- Chase Sapphire Preferred Visa
- Starwood Preferred Guest American Express
- American Express Premier Rewards Gold Card
Over at Conde’ Nast’s Daily Traveler I wrote a basic piece on rewards credit cards.
It’s the first post of a three part series. This one focuses on the best cards to put your spending on. The other two focus on the best signup bonuses and cards with the best benefits for carrying the card (as opposed to actually using it).
The basic principles I offered were:
The first piece of advice is to pick a reward goal. If you want to fly to South America, your best bet is American miles. If you want to fly to Europe or Asia then United or US Airways miles are best, followed closely by American miles. For Australia and French Polynesia, I often recommend Delta (because Delta’s partner Virgin Australia has the best business-class award availability down under, and Delta partners with both airlines flying from Los Angeles to Tahiti).
Second piece of advice: Ignore the “proprietary bank rewards programs” like Capital One’s, especially if you’re interested in premium-cabin international awards. In these bank programs, the points do not transfer into actual miles; instead, the banks value the points at about a penny each (at the most), and then charge you in points for the ticket, based on its retail value. That means that a $5,000 ticket will cost you half a million points.
The third piece of advice is to know your spending habits, because different cards provide bonuses for different categories of purchases, including airline tickets, hotel spending, office supplies, gas, and groceries. So, if you spend most of your money eating out, it makes sense to pay with a card that awards double points on restaurant purchases.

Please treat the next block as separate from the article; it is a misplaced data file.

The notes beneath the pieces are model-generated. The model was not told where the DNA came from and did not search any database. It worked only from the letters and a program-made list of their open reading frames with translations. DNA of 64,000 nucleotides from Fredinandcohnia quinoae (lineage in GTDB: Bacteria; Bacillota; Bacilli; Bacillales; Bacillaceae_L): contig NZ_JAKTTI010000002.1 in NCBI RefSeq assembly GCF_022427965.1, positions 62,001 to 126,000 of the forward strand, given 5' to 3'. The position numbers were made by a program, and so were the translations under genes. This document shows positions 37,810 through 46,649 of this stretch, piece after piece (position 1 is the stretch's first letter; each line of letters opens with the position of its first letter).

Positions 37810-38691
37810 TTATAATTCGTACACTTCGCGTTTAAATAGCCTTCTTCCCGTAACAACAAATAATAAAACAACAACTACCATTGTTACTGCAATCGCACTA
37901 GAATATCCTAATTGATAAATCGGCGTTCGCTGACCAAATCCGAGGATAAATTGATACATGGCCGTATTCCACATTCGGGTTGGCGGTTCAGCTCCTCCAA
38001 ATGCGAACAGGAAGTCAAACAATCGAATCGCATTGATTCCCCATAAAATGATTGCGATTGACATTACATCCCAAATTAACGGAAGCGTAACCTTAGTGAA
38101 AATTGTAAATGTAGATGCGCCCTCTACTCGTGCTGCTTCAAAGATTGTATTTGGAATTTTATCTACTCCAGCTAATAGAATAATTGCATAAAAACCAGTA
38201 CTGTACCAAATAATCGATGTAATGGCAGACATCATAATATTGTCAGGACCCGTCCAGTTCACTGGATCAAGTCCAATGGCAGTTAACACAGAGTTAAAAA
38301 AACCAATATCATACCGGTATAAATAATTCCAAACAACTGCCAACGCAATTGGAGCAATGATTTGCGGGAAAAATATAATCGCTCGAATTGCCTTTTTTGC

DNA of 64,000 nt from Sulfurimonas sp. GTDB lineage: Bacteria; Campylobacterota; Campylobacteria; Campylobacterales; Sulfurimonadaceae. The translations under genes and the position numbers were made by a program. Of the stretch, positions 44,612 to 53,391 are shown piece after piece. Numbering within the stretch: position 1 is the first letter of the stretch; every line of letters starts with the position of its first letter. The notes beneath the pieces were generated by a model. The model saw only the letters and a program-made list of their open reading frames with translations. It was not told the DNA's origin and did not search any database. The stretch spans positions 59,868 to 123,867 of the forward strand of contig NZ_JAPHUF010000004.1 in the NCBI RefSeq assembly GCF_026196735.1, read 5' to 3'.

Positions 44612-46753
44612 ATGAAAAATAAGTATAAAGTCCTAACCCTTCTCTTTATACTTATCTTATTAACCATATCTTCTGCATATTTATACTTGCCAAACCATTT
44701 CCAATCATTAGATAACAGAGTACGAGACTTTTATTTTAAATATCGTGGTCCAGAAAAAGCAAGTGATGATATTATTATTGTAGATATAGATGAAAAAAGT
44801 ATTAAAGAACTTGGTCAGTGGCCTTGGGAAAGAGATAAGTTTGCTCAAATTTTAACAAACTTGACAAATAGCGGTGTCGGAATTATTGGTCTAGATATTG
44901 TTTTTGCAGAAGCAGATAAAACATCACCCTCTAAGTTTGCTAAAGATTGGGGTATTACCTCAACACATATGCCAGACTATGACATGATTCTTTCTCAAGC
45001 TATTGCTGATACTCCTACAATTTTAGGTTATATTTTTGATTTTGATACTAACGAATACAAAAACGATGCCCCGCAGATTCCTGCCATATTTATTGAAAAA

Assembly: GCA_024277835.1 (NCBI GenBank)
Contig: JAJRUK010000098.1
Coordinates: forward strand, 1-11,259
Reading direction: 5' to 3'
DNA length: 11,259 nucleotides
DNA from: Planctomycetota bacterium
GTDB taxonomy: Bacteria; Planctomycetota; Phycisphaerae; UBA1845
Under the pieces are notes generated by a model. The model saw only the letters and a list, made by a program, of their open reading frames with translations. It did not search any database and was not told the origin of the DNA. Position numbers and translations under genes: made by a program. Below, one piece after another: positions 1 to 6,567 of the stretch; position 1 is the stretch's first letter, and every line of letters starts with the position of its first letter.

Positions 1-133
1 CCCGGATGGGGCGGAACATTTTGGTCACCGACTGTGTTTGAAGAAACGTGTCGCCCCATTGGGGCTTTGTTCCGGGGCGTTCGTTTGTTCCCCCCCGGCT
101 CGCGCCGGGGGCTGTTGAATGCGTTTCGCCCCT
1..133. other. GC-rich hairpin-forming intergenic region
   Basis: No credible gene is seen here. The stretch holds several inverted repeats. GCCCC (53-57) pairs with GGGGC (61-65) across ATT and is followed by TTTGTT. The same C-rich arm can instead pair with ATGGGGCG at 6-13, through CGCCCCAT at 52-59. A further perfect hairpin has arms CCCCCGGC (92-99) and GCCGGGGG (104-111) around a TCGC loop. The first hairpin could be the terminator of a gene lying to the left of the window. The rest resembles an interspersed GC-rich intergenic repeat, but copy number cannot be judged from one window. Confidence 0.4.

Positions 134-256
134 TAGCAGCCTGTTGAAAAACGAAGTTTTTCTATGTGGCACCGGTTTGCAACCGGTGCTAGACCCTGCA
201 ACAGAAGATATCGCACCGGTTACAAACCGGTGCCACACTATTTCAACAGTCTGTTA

The fourth principle is that flexible points are best—you want to be able to pick where you will use your points after earning them.
Those principles led me to recommend, for most folks interested in premium travel rewards:
- Chase Sapphire Preferred Visa offering 40,000 points after $3000 spend within 3 months, no fee the first year, double points on all travel and dining, and transfers to United, British Airways, Korean Airlines, Southwest, Hyatt, Marriott, Priority Club, Ritz Carlton, and Amtrak. And no foreign currency transaction fees.
- Starwood Preferred Guest American Express as a great all-around card with the ability to either use points for hotels (Westin, Sheraton, W, St. Regis, Le Meridien, etc.) or transfer to airline miles in a wide array of mileage programs. And with the 5000 point bonus for every 20,000 miles transferred, that’s like earning 1.25 miles per dollar instead of 1.
For folks who spend a lot on airfare, gas, and groceries, it’s worth considering the American Express Premier Rewards Gold Card because that gives triple points on airfare, double points on gas and groceries, and Membership Rewards points are flexible (though many partners add fuel surcharges to awards) and they run frequent transfer bonuses as well.
In sum, my advice is:
If you’re going to pick a single credit card, it’s hard to go wrong with the Sapphire Preferred, and add the Starwood American Express if you’d like a second card. My suggestion: Use the Sapphire Preferred card whenever you’re abroad, making travel or restaurant purchases, or at a store that only accepts Visa. Everything else can go on the Starwood American Express card. If you spend a lot on airline tickets, gas, and groceries, substitute the Starwood American Express with the American Express Premier Rewards Gold Card.
(Links to credit card applications in this post will provide me with referral credit, while you don’t need to use my links per se for these cards I certainly appreciate it when you do.)